AFMES, DPAA shares missions with service members, families

  • Published
  • By Staff Sgt. Nicole Leidholm
  • Armed Forces Medical Examiner System

The Armed Forces Medical Examiner System and the Defense POW/MIA Accounting Agency provided local outreach to communities in Alabama January 24-26, 2019.

“These outreach opportunities are important for us to educate the community and service members about the DPAA and AFMES missions,” said Todd Livick, DPAA Outreach and Communications director. “We are also able to provide information to those who may be able to help us locate missing Department of Defense personnel.”

Both agencies provided information on their respective missions and held question and answer session with the 42nd Medical Group and 42nd Force Support Squadron, Maxwell Air Force Base, Ala. and the U.S. Army Survival, Evasion, Resistance and Escape school, Fort Rucker, Ala.

“This helped make us more aware of the agency and learning how it happens,” said U.S. Army MAJ Glenn Anderson, U.S. Army S.E.R.E school detachment commander. “It’s showing that we will always come and get you; we will always come and find you.”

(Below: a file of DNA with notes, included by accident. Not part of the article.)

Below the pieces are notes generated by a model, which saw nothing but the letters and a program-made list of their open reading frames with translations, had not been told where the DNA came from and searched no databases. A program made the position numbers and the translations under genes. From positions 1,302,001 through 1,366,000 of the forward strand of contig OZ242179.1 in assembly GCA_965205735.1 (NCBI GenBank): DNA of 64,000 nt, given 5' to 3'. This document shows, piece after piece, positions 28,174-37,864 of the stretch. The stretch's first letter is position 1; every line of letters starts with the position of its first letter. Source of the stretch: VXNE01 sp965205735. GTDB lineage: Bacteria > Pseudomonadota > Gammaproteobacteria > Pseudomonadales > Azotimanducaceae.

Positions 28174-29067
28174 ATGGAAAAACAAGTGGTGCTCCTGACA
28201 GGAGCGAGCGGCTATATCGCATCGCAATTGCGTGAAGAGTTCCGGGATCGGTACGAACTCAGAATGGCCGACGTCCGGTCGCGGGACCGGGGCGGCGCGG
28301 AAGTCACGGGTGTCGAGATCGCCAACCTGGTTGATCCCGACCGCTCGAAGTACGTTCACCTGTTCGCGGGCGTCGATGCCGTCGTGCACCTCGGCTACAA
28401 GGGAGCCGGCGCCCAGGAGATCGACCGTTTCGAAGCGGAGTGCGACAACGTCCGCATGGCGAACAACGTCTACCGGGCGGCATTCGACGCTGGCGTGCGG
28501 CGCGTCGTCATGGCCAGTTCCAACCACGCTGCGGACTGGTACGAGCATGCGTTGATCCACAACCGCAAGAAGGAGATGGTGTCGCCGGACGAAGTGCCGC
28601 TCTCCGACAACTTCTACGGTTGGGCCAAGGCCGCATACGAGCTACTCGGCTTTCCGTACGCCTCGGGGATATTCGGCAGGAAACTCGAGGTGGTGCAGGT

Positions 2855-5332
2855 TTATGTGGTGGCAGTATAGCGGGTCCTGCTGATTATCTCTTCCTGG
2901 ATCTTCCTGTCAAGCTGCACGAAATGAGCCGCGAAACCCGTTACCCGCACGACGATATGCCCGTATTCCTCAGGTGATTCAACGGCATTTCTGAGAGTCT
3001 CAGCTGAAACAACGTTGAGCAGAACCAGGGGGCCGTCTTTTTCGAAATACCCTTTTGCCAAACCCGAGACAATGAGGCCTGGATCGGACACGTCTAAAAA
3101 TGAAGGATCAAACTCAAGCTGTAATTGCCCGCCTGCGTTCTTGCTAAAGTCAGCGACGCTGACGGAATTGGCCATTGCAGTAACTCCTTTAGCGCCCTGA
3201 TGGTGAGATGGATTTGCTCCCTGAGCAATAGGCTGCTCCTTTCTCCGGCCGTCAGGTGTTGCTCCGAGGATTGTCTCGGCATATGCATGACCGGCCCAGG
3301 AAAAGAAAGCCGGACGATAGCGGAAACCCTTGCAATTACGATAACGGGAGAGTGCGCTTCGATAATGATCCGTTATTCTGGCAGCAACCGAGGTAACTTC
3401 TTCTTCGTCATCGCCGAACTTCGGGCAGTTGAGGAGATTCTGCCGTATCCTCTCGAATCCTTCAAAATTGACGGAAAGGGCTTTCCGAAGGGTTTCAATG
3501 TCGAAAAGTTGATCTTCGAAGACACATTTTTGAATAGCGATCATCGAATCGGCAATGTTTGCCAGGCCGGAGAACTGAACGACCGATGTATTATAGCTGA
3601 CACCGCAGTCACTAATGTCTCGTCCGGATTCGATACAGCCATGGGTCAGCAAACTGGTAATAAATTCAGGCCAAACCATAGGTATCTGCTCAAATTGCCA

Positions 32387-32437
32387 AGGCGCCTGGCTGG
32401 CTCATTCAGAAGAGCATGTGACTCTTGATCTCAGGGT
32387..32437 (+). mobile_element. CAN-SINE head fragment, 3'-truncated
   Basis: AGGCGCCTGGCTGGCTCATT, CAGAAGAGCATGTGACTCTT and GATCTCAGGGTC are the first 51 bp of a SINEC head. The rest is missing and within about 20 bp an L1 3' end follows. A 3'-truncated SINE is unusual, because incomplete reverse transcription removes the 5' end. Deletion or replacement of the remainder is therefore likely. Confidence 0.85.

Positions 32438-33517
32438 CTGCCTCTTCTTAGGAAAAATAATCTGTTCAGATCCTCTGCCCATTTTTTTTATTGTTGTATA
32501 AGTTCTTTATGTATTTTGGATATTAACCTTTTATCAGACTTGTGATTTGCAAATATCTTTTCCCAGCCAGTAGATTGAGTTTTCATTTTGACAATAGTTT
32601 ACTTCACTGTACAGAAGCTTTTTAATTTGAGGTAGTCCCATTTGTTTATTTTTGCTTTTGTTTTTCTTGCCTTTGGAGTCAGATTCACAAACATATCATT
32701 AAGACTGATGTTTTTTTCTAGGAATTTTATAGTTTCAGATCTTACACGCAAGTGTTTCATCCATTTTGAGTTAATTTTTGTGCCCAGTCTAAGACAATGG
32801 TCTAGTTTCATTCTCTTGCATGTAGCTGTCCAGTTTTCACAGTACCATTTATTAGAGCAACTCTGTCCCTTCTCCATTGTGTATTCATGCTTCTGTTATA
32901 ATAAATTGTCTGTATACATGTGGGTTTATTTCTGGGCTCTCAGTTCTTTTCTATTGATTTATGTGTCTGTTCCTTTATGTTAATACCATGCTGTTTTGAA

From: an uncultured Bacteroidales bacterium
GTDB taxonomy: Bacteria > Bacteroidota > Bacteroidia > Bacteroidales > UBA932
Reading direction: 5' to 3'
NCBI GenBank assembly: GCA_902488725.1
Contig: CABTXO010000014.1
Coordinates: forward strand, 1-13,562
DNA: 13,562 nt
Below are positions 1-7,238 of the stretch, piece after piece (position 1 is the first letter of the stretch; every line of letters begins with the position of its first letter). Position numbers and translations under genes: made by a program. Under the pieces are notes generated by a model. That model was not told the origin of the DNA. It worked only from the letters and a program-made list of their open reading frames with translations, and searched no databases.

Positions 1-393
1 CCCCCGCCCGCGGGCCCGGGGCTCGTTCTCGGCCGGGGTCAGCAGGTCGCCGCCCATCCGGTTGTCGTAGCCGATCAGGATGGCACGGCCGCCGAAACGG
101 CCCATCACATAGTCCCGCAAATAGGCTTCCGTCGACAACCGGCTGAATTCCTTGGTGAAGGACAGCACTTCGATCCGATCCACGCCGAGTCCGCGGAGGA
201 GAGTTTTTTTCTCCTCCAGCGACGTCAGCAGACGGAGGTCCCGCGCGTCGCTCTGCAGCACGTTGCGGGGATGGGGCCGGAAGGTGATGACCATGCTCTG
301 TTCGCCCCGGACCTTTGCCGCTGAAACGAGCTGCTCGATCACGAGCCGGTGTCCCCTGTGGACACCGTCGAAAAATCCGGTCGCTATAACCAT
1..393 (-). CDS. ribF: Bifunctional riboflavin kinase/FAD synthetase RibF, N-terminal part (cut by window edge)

Anderson added that overall, it was a great development for the cadre in the school, which will be passed along to students with new updates to the curriculum to add information about the DPAA and AFMES.

“We will fully transition to the Defense Health Agency in October,” said Col. Jeanette Frantal, 42nd MDG commander. “As we will be new members of DHA, it was fascinating to see the mission of not just our counterpart, but how both AFMES and the DPAA strive for accountability for all our military personnel.”

The DPAA and AFMES concluded their outreach with a family member update.

The DPAA conducts periodic and annual government briefings for families of service members who are missing in action. These events are designed to keep family members informed of those still missing and to discuss in detail the latest information available about their specific case.

More than 225 families attending the Birmingham FMU, with nearly 50 percent being first time attendees.

This was the second FMU for Jason Murphree, who is hoping to bring his great uncle, U.S. Army Private 1st Class Calvin Murphree, A Company, 1st Battalion, 9th Infantry Regiment, 24th Infantry Division, home after going missing in action during the fighting withdrawal from Kunu-ri, North Korea.

“These are very emotional events, being at these, seeing all the family members telling similar stories to what I grew up with,” said Jason. “I never met my uncle but I feel like I know him. I’ve heard all these stories and see his purple heart on the wall.”

Jason added that for families that have any interest in finding a loved one or supporting a family trying to find a loved one, they need to come.

“It’s such a benefit coming to one of these,” said Jason. “Hearing the open forum and hearing all these similar things and talking to families one-on-one, they’re all here for the same reason; to bring their loved one home.”